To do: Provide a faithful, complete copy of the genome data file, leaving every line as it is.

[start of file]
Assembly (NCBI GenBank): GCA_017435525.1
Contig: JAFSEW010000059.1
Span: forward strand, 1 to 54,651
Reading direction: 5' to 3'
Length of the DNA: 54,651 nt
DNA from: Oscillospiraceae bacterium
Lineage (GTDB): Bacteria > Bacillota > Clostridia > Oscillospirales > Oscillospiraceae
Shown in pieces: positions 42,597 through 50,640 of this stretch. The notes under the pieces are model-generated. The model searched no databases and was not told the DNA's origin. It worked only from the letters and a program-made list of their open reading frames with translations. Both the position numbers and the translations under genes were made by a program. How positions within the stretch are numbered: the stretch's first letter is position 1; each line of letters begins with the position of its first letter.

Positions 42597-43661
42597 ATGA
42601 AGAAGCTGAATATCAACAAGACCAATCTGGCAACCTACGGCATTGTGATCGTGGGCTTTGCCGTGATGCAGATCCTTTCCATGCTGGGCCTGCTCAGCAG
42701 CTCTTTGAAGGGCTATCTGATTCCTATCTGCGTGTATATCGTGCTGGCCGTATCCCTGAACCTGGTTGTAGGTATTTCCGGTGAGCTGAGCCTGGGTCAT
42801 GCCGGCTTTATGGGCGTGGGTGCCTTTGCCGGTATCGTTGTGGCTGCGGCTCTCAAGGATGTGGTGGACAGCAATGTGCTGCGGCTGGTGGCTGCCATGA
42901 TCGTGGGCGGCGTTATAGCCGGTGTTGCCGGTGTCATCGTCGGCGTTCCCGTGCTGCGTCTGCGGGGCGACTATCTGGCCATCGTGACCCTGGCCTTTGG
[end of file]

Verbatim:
Assembly (NCBI GenBank): GCA_017435525.1
Contig: JAFSEW010000059.1
Span: forward strand, 1 to 54,651
Reading direction: 5' to 3'
Length of the DNA: 54,651 nt
DNA from: Oscillospiraceae bacterium
Lineage (GTDB): Bacteria > Bacillota > Clostridia > Oscillospirales > Oscillospiraceae
Shown in pieces: positions 42,597 through 50,640 of this stretch. The notes under the pieces are model-generated. The model searched no databases and was not told the DNA's origin. It worked only from the letters and a program-made list of their open reading frames with translations. Both the position numbers and the translations under genes were made by a program. How positions within the stretch are numbered: the stretch's first letter is position 1; each line of letters begins with the position of its first letter.

Positions 42597-43661
42597 ATGA
42601 AGAAGCTGAATATCAACAAGACCAATCTGGCAACCTACGGCATTGTGATCGTGGGCTTTGCCGTGATGCAGATCCTTTCCATGCTGGGCCTGCTCAGCAG
42701 CTCTTTGAAGGGCTATCTGATTCCTATCTGCGTGTATATCGTGCTGGCCGTATCCCTGAACCTGGTTGTAGGTATTTCCGGTGAGCTGAGCCTGGGTCAT
42801 GCCGGCTTTATGGGCGTGGGTGCCTTTGCCGGTATCGTTGTGGCTGCGGCTCTCAAGGATGTGGTGGACAGCAATGTGCTGCGGCTGGTGGCTGCCATGA
42901 TCGTGGGCGGCGTTATAGCCGGTGTTGCCGGTGTCATCGTCGGCGTTCCCGTGCTGCGTCTGCGGGGCGACTATCTGGCCATCGTGACCCTGGCCTTTGG